A great place to start on the journey of gender affirmation is to explore our gender identities with activities that don’t require the help of medical doctors or lawyers.

Step 1: Exploring our gender identities

Some things we can do to explore our gender identities include:

  • Changing our hair and/or wardrobes
  • Using different pronouns (“he”, “she”, “they”, etc.)
  • Talking to a therapist or counselor
  • Talking to supportive friends and family
  • Vocal coaching
  • Chest binding

We can check in with ourselves throughout this process by asking questions, including:

  • What do I like and dislike about the things I’ve been trying during my gender identity exploration?
  • Are there any other activities I would like to try, or conversations I would like to have?
  • What would make me happier about my gender expression and the way I present?

It’s a good idea to journal or keep a record about our feelings throughout this process.

This is also a good time to start writing down our questions about GAC, the outcomes that we are looking to achieve, and even our fears and hesitations about the process.

Step 2: Exploring our care options

Once we have a better idea of the differences between the way we currently present and how we wish to present, we’ll likely also have a better idea of what types of medical care we would like to access.

Again, it’s possible that we won’t feel the need to access any gender-affirming medical care, but it’s good to know what our options are.

Medical interventions that we can access for gender-affirmation include gender-affirming hormone therapy (GAHT) and surgery.


GAHT can be used to help alleviate symptoms of gender dysphoria, and involves using sex hormones to help masculinize or feminize our bodies.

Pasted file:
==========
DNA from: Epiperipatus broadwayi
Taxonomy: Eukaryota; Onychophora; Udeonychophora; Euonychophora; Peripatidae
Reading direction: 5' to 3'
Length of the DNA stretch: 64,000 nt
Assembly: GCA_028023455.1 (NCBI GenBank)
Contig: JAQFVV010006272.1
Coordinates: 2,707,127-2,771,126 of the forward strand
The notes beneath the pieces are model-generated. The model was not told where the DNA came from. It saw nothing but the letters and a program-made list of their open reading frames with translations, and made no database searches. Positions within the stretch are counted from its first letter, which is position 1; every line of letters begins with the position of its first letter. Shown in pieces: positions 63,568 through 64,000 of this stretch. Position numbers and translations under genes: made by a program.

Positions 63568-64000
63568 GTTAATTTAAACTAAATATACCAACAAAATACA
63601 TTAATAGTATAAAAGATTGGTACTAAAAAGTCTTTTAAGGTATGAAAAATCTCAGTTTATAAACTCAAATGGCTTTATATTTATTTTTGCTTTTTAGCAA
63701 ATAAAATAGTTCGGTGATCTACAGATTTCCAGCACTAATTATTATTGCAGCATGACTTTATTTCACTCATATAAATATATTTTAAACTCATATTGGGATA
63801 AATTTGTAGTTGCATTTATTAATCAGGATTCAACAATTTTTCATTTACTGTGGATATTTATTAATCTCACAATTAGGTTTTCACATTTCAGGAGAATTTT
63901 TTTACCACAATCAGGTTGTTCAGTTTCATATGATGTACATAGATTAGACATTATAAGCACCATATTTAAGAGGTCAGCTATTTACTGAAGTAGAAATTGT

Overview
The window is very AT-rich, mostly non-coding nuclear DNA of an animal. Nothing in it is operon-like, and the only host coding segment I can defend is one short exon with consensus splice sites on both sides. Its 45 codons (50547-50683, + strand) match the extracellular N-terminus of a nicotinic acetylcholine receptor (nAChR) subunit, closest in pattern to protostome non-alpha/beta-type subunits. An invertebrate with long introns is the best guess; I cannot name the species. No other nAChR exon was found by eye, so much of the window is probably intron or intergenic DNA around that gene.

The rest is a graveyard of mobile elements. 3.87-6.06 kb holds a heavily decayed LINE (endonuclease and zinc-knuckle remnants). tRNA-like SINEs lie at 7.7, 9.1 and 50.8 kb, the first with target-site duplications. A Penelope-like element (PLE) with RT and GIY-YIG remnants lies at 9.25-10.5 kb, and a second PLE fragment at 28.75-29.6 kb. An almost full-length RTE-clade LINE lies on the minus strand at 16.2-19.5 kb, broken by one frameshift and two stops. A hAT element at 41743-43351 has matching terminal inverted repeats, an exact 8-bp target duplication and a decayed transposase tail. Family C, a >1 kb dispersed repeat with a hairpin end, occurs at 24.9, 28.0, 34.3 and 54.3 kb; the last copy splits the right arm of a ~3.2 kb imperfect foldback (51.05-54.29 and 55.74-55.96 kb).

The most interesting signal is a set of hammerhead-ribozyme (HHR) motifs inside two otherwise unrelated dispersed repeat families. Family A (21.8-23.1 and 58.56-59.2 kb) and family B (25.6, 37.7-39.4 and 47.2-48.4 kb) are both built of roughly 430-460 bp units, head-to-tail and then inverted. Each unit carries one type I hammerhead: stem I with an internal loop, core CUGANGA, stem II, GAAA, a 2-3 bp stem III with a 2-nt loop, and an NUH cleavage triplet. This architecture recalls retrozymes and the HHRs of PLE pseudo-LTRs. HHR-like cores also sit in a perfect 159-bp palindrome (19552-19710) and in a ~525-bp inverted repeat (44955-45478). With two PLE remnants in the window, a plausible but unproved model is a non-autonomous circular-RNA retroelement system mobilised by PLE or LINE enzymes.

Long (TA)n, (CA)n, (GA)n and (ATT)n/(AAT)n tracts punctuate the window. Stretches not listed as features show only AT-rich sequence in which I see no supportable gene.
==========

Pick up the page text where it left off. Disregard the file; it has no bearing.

Feminizing hormone therapy can be used to reduce levels of testosterone and increase levels of estrogen, while masculinizing hormone therapy can be used to reduce levels of estrogen, and increase levels of testosterone.

GAHT helps to address characteristics, like facial hair, body fat distribution, voice deepness, muscle mass, etc. Those undergoing masculinizing GAHT may also stop having periods after beginning to take medications.

Medications can be administered as injections, pills, skin patches, and gels.


Gender-affirming surgeries can be used to help masculinize or feminize facial features, to reconstruct genitals, to reduce or augment breasts, and even to masculinize or feminize one’s voice.

Step 3: Getting GAC

Both GAHT and surgery require us to have a consultation with a medical doctor. For lots of trans and NB folk this can be a daunting idea. If we have not always felt that we have had our identity affirmed, seeking support can bring up many complicated feelings.

However, it’s important to remember that professionals working in this space are dedicated to supporting people to live comfortably as themselves.

Some care providers require a letter of “support” from a mental health professional before allowing us to start GAHT or undergo surgery, while others make their own assessment of our readiness to receive care by providing us with information and having conversations with us.

Care providers that use the latter method to approve GAC plans follow an informed consent model of care. This is a preferred model of care for many because it allows us to have a larger hand in decisions surrounding medications and dosages.

We also prefer this model of care because we don’t have to go through additional steps of getting a mental health professional to sign off on our bid for GAC.